The new IMF “working paper” come as the value of crude on world markets remains at the historically high level of $113 a barrel and just after the International Energy Agency reported that consumption would accelerate for the rest of this year in line with a wider economic recovery.

Undertaken amid mounting concerns about “peak oil”, the IMF study does not presume that there is a constraint on how much oil can be taken out of the ground. It prefers to believe that extraction rates will depend on the price that will be able to be charged for the final product.

“While our model is not as pessimistic as the pure geological view that typically holds that binding resource constraints will lead world oil production on to an inexorable downward trend in the very near future, our prediction of small further increases in world oil production comes at the expense of a near doubling, permanently, of real oil prices over the coming decade,” argues the report, entitled The Future of Oil: Geology v Technology.

At $200+ a barrel the globalized economy is unviable. It adds more in fuel for shipping costs for cheap goods from abroad than it would cost to just produce those goods more expensively and locally. That means manufacturing comes back “onshore” but it means far higher prices all round. America may by then have a goodly stream of indigenous shale-oil on tap but won’t be able to afford to buy oil and ship it from abroad. America’s mighty military won’t be able to afford enough gas for its tanks and planes to adventure abroad even if it spends the whole GDP. It means the collapse of the economic and foreign policy dreams of neoliberals and neocons alike. It means everything about the world we’ve lived in since 1945 has to be rethought because none of the basic premises hold true anymore.

And over all this hangs the specter of runaway global warming.

Sorry, but any triumphalism about America’s energy supremacy in the century to come would be vastly, incredibly, misplaced.

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Steve Hynd

Most recently I was Editor in Chief of The Agonist from Feb 2012 to Feb 2013. My blogging began at Newshoggers and I’ve had the immense pleasure of working with some great writers there and around the web ever since, including at Crooks & Liars. I'm a late 40′s, Scottish ex-pat, now married to a wonderful Texan, with Honours in Philosophy from Univ. of Stirling, UK 1986. I worked most of life in business insurance industry (fire, accident, liability) including 12 years as a broker/underwriter/correspondent at Lloyd’s of London. Being from the other side of the pond, my political interests tend to focus on how US foreign policy affects the rest of the planet. Other interests include early and dark-ages British history, literature and cognitive philosophy/science.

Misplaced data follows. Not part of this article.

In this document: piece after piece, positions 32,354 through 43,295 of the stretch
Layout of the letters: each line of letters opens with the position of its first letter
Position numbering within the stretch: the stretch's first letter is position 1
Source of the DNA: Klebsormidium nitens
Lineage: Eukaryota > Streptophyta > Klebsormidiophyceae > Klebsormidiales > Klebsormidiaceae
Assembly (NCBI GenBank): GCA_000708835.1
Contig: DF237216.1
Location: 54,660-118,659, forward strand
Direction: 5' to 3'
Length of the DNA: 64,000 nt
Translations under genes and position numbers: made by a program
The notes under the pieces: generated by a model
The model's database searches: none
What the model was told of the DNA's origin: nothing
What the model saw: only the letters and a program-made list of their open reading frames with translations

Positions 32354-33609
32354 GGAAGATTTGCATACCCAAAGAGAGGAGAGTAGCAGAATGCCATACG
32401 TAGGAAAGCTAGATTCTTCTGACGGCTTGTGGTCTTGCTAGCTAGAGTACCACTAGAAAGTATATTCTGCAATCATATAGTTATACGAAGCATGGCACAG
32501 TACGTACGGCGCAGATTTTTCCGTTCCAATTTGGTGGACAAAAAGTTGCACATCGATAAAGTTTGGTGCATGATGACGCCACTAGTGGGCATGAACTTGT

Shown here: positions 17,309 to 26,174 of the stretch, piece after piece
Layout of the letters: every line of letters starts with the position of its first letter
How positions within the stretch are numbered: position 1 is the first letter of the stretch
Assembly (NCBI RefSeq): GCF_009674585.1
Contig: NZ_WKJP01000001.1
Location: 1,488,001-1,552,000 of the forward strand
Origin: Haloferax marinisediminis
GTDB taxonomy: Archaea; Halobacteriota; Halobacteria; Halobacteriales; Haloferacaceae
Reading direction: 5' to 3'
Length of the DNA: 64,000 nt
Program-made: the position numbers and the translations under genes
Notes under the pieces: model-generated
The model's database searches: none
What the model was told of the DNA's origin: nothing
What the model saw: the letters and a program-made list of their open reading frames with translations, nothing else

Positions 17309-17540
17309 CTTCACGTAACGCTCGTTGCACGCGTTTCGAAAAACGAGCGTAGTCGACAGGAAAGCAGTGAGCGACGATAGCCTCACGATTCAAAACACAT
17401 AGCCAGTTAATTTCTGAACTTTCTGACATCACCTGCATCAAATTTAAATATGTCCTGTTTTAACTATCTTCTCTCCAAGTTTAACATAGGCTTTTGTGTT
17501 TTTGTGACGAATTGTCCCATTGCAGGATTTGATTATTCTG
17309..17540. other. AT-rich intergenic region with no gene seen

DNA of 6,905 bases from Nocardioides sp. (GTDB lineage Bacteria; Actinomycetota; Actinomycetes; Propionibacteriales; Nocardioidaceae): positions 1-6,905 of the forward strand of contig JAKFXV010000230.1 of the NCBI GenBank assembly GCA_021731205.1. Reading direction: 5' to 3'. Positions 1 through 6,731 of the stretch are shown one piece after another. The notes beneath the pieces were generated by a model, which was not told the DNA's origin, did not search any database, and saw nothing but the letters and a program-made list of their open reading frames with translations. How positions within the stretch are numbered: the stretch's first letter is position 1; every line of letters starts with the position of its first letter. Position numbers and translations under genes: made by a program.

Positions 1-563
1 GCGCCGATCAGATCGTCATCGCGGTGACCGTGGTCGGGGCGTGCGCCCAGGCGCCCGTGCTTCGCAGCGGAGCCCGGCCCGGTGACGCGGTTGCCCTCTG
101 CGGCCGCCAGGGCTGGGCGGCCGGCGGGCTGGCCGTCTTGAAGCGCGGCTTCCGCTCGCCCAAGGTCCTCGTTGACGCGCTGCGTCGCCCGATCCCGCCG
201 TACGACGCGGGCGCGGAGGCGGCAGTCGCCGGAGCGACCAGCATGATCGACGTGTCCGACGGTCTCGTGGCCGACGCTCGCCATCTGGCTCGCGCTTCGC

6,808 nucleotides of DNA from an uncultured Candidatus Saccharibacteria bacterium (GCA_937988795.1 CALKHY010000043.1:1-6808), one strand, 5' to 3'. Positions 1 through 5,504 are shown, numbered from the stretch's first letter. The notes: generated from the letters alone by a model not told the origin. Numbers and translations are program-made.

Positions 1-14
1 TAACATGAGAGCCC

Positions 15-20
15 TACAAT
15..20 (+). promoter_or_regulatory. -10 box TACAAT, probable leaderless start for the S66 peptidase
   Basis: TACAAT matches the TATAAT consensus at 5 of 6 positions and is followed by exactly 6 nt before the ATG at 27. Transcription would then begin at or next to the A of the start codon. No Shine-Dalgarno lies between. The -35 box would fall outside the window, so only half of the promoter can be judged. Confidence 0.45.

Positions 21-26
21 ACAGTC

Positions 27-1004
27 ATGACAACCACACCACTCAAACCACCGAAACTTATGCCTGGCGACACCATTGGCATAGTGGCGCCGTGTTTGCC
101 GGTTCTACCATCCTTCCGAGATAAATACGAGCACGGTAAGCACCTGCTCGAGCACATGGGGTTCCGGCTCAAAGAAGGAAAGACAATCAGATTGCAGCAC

11 CommentsLeave a comment

  • At $200+ a barrel the globalized economy is unviable. It adds more in fuel for shipping costs for cheap goods from abroad than it would cost to just produce those goods more expensively and locally.

    The quicker we get there the better (although mining deep sea methane hydrates appear to have very good economics).

    To remind us all why:

    QUINQUIREME of Nineveh from distant Ophir,
    Rowing home to haven in sunny Palestine,
    With a cargo of ivory,
    And apes and peacocks,
    Sandalwood, cedarwood, and sweet white wine.

    Stately Spanish galleon coming from the Isthmus,
    Dipping through the Tropics by the palm-green shores,
    With a cargo of diamonds,
    Emeralds, amythysts,
    Topazes, and cinnamon, and gold moidores.

    Dirty British coaster with a salt-caked smoke stack,
    Butting through the Channel in the mad March days,
    With a cargo of Tyne coal,
    Road-rails, pig-lead,
    Firewood, iron-ware, and cheap tin trays.

    Masefield: Cargoes

  • This is a magic unicorn that just won’t die. So we have a 200 year supply of oil that no one will be able to afford. With an EROI of less than 2 it will take more energy to extract and refine it than we will get when we burn it. The Greenriver formation is located in an area that already has water shortages and it will take 5 to 10 bbls of water for each bbl of oil.

  • Back in the days of the last oil shale (Green River Formation) boom, referring to the burnable product of all that excavation and processing as shale oil made sense. But nowadays we have oil recovered from tight shale formations by fracking that doesn’t require quite as much processing. And that’s today’s shale oil.